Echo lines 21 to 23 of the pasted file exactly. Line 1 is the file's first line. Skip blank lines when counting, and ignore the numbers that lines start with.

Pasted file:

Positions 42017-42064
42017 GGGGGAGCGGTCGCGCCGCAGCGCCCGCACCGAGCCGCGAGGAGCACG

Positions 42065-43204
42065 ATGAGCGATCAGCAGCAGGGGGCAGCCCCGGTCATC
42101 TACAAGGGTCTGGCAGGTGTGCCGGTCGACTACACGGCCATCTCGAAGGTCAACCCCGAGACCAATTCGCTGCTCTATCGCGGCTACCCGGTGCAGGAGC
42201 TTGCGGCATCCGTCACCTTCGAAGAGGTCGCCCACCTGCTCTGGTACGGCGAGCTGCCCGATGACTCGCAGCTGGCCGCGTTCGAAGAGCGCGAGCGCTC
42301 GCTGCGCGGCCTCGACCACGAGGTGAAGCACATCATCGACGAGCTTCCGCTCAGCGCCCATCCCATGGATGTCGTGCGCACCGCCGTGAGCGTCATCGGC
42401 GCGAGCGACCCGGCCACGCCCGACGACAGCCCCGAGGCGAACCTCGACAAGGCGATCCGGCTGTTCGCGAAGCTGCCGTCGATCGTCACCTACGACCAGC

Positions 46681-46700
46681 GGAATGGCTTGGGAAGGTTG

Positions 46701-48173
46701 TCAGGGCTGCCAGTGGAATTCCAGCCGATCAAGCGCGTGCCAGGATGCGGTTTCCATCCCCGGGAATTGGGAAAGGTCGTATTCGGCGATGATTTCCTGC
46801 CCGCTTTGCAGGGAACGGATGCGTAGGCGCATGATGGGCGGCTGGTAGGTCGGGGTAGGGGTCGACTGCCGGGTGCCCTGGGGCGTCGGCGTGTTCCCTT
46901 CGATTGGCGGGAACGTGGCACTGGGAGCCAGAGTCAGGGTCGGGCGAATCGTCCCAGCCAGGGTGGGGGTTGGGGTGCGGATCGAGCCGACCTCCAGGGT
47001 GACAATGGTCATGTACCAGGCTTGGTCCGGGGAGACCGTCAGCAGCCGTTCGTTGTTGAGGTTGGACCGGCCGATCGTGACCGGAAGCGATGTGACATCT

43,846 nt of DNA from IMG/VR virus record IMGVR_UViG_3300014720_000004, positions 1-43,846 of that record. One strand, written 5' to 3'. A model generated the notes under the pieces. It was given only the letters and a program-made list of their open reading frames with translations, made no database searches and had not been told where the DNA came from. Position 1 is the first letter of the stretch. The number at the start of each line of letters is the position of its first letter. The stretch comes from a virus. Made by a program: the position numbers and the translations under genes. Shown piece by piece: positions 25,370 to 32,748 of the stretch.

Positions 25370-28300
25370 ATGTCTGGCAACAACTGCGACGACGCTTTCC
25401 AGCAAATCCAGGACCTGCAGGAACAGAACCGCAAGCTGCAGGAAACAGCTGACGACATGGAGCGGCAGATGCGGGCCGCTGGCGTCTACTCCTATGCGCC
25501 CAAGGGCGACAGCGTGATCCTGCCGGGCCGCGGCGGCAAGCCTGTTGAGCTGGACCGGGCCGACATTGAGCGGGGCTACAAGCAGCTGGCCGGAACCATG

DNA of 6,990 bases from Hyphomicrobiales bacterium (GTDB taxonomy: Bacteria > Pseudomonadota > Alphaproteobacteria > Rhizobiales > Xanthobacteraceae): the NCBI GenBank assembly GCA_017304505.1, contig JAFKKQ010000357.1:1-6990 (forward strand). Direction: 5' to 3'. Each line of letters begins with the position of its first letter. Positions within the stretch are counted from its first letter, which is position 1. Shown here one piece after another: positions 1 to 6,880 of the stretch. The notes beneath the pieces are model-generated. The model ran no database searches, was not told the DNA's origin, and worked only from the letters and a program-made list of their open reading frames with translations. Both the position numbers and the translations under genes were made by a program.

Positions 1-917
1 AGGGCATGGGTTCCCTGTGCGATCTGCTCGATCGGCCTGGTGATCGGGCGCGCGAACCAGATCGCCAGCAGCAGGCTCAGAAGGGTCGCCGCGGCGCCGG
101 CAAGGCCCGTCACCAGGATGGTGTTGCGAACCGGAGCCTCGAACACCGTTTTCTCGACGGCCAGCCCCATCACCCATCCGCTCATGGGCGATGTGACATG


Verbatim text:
DNA of 6,990 bases from Hyphomicrobiales bacterium (GTDB taxonomy: Bacteria > Pseudomonadota > Alphaproteobacteria > Rhizobiales > Xanthobacteraceae): the NCBI GenBank assembly GCA_017304505.1, contig JAFKKQ010000357.1:1-6990 (forward strand). Direction: 5' to 3'. Each line of letters begins with the position of its first letter. Positions within the stretch are counted from its first letter, which is position 1. Shown here one piece after another: positions 1 to 6,880 of the stretch. The notes beneath the pieces are model-generated. The model ran no database searches, was not told the DNA's origin, and worked only from the letters and a program-made list of their open reading frames with translations. Both the position numbers and the translations under genes were made by a program.

Positions 1-917
1 AGGGCATGGGTTCCCTGTGCGATCTGCTCGATCGGCCTGGTGATCGGGCGCGCGAACCAGATCGCCAGCAGCAGGCTCAGAAGGGTCGCCGCGGCGCCGG